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Safety First: How to Keep Your Dog Safe on the Beach

Last September I wrote an article entitled STAY with me! STAY! about safety at the beach. Review and reminders of safety for your dog(s) at the beach is very important, especially since we are in the throes of an exceptionally hot and humid spring and summer, and I’m guessing fall!

I have already been made aware of a few situations where dogs have become ill due to ingesting too much salt water, or “dining” on something on the beach which should not be ingested – even by the curious canine. Both of these situations are serious enough to more than likely require a trip to the vet. Both situations are potentially fatal and both situations are totally avoidable!

I love to take my dogs to the beach, and they love going to the beach. Guinness loves to smell, anoint, and swim. Jameson loves to explore and steal Guinness’s ball when he’s almost to shore. But, in her exploring, Jameson often finds what she thinks are “tasty” morsels and will sample or devour almost anything. So she needs very careful watching, and being on a long lead – reeling in. She has had a multiple stay in the emergency clinic on fluids because she found and ate something in our own yard.

SO, when you take your dog to the beach, and you know your dog better than anyone, be attentive! The whole idea of having your dogs go with you to the beach is to have fun – together. That means watching your dog and keeping the activity level high enough to avoid “beach dining.”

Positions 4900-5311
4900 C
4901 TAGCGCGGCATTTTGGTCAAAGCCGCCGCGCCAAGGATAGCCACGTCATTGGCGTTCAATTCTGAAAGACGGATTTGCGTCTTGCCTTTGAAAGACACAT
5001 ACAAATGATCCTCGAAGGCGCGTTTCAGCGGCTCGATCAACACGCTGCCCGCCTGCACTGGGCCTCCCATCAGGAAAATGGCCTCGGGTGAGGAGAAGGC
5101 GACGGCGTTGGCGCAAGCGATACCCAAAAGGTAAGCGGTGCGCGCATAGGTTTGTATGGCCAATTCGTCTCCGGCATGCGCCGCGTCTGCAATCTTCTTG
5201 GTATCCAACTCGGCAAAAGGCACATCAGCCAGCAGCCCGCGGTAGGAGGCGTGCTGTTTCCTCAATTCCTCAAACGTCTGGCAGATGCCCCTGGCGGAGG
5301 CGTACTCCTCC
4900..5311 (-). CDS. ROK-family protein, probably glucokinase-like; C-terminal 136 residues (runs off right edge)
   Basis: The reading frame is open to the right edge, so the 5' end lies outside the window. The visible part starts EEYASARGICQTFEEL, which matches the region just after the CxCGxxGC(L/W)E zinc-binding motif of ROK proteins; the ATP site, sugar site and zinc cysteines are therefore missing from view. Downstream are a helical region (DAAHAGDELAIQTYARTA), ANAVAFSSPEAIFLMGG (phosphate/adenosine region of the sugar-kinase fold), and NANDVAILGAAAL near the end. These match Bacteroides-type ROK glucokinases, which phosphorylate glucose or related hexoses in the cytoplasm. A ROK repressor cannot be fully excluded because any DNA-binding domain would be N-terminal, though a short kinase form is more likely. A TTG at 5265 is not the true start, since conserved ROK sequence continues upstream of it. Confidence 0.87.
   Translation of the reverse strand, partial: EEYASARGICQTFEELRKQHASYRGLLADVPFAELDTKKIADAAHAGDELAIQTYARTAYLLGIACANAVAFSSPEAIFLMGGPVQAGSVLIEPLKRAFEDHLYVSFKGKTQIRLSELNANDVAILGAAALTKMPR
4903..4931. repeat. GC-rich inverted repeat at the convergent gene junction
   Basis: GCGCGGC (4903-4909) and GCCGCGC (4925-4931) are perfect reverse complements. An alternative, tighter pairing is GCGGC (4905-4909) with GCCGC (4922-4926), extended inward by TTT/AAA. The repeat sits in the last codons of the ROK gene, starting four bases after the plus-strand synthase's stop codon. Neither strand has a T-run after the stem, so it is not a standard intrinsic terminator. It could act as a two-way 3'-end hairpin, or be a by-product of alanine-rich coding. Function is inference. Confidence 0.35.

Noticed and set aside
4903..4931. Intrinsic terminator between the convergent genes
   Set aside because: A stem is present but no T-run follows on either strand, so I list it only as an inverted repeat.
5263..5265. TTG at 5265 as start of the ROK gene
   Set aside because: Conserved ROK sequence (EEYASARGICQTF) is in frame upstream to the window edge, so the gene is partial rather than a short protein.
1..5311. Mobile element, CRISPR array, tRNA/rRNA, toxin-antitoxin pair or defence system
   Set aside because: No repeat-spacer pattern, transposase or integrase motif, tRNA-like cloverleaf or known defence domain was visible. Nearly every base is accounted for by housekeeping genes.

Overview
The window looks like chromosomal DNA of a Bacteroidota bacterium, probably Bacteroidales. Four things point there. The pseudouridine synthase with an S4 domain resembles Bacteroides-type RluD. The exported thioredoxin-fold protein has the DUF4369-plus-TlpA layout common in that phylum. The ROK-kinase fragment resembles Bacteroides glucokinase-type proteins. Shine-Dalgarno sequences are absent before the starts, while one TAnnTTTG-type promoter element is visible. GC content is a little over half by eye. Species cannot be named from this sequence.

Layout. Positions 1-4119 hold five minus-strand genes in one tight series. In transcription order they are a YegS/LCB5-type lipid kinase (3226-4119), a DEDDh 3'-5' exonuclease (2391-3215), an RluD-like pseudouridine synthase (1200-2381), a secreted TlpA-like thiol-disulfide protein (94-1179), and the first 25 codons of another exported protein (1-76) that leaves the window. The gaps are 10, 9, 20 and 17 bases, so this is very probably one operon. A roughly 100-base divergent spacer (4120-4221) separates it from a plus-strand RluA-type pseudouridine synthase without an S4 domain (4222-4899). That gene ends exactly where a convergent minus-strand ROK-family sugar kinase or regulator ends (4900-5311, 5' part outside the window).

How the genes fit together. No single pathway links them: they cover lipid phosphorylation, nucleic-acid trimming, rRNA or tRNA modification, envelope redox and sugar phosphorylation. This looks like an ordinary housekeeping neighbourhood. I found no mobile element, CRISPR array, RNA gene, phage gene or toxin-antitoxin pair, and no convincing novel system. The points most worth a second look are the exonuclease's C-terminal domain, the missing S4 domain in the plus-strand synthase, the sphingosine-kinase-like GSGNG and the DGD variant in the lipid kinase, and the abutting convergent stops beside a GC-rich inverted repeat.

Even more important, prevent your dog from drinking too much salt water – called “salt water intoxication” or “salt water poisoning.” Bring plenty of fresh water for your dog – and you – to drink, and if your dog starts drinking the salt water, change the activity or take them away from the water and sit for awhile under an umbrella. If you think your dog has ingested a lot of salt water, check for signs of “salt water intoxication” ‒ lethargy, vomiting, diarrhea, and/or drooling. Get fresh water into the dog and if the dog won’t drink, this may require a trip to the vet for intravenous fluids since the dog must be rehydrated ASAP.

The water is warmer in August and September, but watch for jellyfish as the water warms. The water has been warmer than usual this year, so the jellies may arrive earlier than usual. A minor sting will be annoying and painful, but a more serious sting, or tentacles/stinging in the mouth, can be more serious. Symptoms of serious stings for your dog and for you would involve difficulty breathing, possible vomiting, and possible coma. With a serious sting, you need to get your dog to a vet immediately, especially if the dog has ingested any tentacles.

All of this may sound dangerous and foreboding, but it truly is great fun to go to the beach with your dog. So go to the beach, take your dog, enjoy, and…. Attention! To Safety First! Seriously! cape may dog friendly beaches

Note: During the summer, only beaches in Lower Township along the Delaware Bay welcome dogs. See a map of dog-friendly beaches


GOOD READ OF THE MONTH: Lone Wolf by Jodi Picoult

A brilliant story of the nature of family ‒ both human and wolf. How family can be torn apart and how family can be brought together. A story of hope. This story is riveting and the book is expertly interwoven with facts about wolves and wolf packs. Informative and emotional. This is a good read!